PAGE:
If reaching the desired 5 to 6 in. depth is still a challenge, installing nitrogen sealers on the applicator is another option. Nitrogen sealers are coulters that run behind the knives to move dirt back over the slot to help prevent nitrogen volatilization. Four years of PFR data show an average yield gain of +4.7 Bu./A., with one year posting a 12.7 Bu./A. advantage.



Adding ammonium thiosulfate to your UAN sidedress application is a great option for delivering sulfur in season and providing some protection against nitrogen volatilization. A good starting point is to apply 1 lb. of sulfur for every 10 lb. of nitrogen. Similar to nitrogen, we have seen certain hybrids respond more to sulfur applications than others.

Nitrogen stabilizers are often added to UAN when sidedressing to help protect the crop from nitrogen loss. When selecting a nitrogen stabilizer, it’s important to match the product you’re using with the protection you need, whether volatilization, denitrification, or leaching. The success of these products is often determined by the subsequent weather.

Other products containing carbon sources are available and can be added to UAN to help stabilize nitrogen and increase yield. Two PFR Proven™* products to consider are Humika™ and Carbon Works Certain®. When applied with UAN at V3 sidedress, these products provided increased yield and a positive ROI when averaged over three years of data.


Nitrogen is an incredibly challenging molecule to study. Every year, every soil type and the logistics of every operation can impact results. In fact, the optimum NUE for any field can be dramatically different every year based on your soil type and the weather. For more insight into Beck’s best practices for nitrogen, CLICK HERE.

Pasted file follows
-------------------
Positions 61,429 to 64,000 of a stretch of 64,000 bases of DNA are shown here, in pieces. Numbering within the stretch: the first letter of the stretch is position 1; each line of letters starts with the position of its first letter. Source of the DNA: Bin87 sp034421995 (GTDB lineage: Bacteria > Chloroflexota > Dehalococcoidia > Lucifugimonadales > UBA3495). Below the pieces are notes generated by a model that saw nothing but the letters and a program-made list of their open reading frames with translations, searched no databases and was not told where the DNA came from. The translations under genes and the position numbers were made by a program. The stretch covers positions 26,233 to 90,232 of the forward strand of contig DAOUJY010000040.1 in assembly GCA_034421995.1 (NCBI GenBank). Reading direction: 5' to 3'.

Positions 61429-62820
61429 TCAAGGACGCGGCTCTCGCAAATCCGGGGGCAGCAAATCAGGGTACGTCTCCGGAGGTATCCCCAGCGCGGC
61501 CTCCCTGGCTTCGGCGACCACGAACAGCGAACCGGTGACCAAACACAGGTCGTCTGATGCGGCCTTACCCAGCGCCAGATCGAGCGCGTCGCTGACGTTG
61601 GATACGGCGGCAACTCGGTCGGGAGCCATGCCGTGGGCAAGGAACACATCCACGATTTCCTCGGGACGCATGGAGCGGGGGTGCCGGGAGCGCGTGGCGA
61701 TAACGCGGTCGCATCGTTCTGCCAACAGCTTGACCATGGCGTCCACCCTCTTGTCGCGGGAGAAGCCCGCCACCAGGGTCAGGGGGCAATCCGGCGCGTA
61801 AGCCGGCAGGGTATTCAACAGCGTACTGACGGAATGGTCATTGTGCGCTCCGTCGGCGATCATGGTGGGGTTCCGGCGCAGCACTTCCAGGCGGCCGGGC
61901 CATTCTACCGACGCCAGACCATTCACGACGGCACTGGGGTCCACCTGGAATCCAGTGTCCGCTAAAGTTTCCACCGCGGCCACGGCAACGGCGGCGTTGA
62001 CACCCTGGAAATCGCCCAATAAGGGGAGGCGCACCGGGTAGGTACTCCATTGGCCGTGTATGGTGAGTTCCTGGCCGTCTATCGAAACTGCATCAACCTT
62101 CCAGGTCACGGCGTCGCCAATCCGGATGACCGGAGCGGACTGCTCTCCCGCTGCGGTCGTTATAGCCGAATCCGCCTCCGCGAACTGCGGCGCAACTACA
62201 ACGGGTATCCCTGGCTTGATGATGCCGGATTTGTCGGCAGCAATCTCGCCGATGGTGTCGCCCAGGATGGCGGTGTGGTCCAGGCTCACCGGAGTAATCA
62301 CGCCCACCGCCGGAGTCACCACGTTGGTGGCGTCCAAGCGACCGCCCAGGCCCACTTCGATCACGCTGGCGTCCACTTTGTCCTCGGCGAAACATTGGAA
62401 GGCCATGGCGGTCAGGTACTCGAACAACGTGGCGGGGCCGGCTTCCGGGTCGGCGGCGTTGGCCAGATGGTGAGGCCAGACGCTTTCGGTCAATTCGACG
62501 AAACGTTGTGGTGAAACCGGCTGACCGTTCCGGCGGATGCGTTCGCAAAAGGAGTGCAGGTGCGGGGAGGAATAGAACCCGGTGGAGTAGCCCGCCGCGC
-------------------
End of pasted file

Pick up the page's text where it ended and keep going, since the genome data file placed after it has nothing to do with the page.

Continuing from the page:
*For a product or practice to become PFR Proven, it needs to have been tested for a minimum of three years at multiple locations, it must provide a positive yield gain each year, and it must average a positive return on investment over the three-year period.

Humikais a trademark of Max Systems, LLC. Carbon Works Certain® is a registered trademark of Carbon Works, Inc. Practical Farm Research (PFR)® is a registered trademark and

PFR Proven™ is a trademark of Beck’s Superior Hybrids, Inc.

Beck's - Farmers At Heart® - revolutionized the customer seed buying experience by remaining true to a foundation built on faith, family, and farming. Founded in 1937, Beck's appreciates the farmers who have helped them become the largest family-owned retail seed company and the third-largest seed brand in the United States. The Beck family is now in its fifth generation of family members who work in the business to honor God and help farmers succeed. The Beck family and team of employees help farmers achieve success from generation to generation through authentic customer experiences, product diversity, seed quality, and performance. With a home office located in Atlanta, Ind., Beck's serves farmers throughout the Midwest and Mid-South. For more information about Beck's Superior Hybrids, Inc., visit www.beckshybrids.com.